If you are flying internationalcheck request of destination country—You may need to show a negative test result, even if you have been vaccinated. If you are flying into the United States, you must show a negative test result or proof of recent Covid-19 recovery, regardless of your vaccinations or citizenship status. Even if you are traveling within the United States, CDC suggestion that anyone who is not fully up to date on their Covid-19 immunizations (including boosters) must be tested before leaving.
Check to see if you’re around someone particularly vulnerable
Many people have returned to normal or near-normal lives — visiting restaurants, bars and cafes, going to the movies, hanging out with friends, etc. — but Millions of people have compromised immune systems individuals still have to be more careful. Some do not make enough antibodies in response to the vaccine. Others may have antibodies, but their immune systems are too weak to fight off the breakout infection effectively.
If you are living a normal life, especially without wearing a mask or taking other precautions, you should check before visiting anyone at particularly high risk, even if you are not. have symptoms. People at high risk include organ transplant recipients, people undergoing active cancer treatment or living with blood cancer, people with weakened immune systems or taking suppressive medications. immune systems, the elderly, and anyone with serious underlying medical conditions that, even if vaccinated, puts them at high risk for sudden infections. If you have any symptoms or think you’ve been exposed and you can’t delay getting tested, consider PCR testing, says Babady.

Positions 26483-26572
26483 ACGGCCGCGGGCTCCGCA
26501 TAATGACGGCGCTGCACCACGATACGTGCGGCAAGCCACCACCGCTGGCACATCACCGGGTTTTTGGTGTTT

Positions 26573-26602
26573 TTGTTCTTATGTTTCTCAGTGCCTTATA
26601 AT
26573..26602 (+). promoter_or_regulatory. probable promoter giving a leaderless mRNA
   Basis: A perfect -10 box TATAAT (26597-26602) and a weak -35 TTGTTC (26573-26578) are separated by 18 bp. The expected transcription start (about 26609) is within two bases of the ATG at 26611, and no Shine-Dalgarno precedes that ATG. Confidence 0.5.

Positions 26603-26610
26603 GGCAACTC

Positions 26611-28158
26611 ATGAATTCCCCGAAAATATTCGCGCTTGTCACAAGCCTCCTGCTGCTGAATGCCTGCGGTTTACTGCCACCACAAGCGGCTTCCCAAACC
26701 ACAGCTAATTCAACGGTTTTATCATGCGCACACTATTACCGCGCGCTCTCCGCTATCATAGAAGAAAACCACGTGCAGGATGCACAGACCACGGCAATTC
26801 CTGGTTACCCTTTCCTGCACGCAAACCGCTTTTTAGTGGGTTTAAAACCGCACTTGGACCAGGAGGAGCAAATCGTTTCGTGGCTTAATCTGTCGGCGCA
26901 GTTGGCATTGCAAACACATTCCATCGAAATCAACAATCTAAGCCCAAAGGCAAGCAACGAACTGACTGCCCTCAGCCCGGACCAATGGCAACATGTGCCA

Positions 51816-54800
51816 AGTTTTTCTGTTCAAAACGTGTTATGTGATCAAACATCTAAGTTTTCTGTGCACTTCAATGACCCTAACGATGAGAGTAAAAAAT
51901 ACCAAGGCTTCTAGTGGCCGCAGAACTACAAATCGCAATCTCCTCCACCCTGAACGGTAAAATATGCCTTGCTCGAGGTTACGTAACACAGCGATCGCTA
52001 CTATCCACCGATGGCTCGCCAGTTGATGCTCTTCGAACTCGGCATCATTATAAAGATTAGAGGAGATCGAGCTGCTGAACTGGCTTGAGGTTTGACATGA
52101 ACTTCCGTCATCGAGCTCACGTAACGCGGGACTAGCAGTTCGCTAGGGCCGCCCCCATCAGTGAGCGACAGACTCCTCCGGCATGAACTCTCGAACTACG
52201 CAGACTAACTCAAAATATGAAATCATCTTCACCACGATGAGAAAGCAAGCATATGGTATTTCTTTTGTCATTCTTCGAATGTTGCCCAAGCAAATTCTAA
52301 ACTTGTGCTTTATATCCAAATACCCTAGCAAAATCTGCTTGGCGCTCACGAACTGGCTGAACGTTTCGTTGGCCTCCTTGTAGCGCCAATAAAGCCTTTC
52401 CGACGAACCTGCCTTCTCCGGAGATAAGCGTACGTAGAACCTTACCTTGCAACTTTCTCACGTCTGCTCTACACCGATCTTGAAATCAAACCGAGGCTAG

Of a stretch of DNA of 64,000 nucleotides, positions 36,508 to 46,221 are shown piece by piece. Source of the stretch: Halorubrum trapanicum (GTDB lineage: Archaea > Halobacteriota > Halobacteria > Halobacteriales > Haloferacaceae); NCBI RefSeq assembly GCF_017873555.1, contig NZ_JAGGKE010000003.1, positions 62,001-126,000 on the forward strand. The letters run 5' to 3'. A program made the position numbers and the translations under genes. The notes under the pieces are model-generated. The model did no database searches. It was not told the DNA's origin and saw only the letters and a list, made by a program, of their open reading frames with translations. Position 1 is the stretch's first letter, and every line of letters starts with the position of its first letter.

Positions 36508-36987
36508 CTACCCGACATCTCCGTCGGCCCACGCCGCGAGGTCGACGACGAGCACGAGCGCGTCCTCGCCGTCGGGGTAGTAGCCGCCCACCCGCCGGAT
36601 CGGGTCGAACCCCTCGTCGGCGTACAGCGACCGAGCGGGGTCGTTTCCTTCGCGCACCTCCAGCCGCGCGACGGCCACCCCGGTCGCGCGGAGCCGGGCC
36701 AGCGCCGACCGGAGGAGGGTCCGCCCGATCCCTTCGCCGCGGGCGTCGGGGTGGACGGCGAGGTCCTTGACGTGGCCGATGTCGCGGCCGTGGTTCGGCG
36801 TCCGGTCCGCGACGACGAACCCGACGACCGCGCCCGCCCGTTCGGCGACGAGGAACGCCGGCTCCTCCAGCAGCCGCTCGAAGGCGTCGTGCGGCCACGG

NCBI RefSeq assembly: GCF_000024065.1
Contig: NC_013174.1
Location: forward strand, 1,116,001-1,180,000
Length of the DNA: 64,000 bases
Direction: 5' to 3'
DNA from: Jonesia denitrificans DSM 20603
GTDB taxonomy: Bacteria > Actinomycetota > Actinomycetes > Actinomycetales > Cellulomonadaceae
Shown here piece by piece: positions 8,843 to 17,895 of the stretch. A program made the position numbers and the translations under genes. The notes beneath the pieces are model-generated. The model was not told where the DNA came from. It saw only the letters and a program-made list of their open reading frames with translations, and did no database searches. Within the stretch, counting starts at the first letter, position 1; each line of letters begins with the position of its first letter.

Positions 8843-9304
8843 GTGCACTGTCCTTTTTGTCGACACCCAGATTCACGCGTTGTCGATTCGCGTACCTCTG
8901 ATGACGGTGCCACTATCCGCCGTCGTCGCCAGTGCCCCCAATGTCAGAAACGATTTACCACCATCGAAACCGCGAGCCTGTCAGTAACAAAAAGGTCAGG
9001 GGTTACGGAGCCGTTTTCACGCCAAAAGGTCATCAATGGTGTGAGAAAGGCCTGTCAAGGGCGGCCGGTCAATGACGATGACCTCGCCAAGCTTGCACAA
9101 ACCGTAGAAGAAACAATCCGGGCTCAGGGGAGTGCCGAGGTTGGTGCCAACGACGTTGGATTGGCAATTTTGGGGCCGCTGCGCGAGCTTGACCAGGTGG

“If the person I’m about to meet doesn’t have a normal immune system or they’re even vaccinated, I’d like to use the most sensitive test possible to make sure I don’t expose the person.” Babady said.
Check when you feel recovered from Covid-19
If you have been taking Covid-19 but your symptoms have subsided, check to confirm that you are indeed not taking Covid-19. PCR tests can still be positive days or sometimes weeks after you’re no longer contagious, but a negative rapid antigen test means it’s less likely that you’re still contagious. Your school or agency may also require a negative test result.
Also keep in mind that, regardless of CDC recommendations, there’s a good chance you’ll still be infected more than five days after your initial positive test result, another reason to test before re-entering the world. ResearchFor example, it was found that half of people infected with Omicron still had a high viral load on day 5, indicating that they are still contagious.
What if I am exposed?
If you know you have been exposed, get tested five days after exposure. What you do during those five days depends on your vaccination and infection history.
If you are unvaccinated or vaccinated but not boosted and you have not had a Covid-19 shot in the past three months, you should Isolation Stay home for those five days and wear a high-quality mask around family members — an N95, KN95, KF94, or similar mask that fits well. If you must leave the house, wear the best mask you can find and make sure it fits. And stay away from others.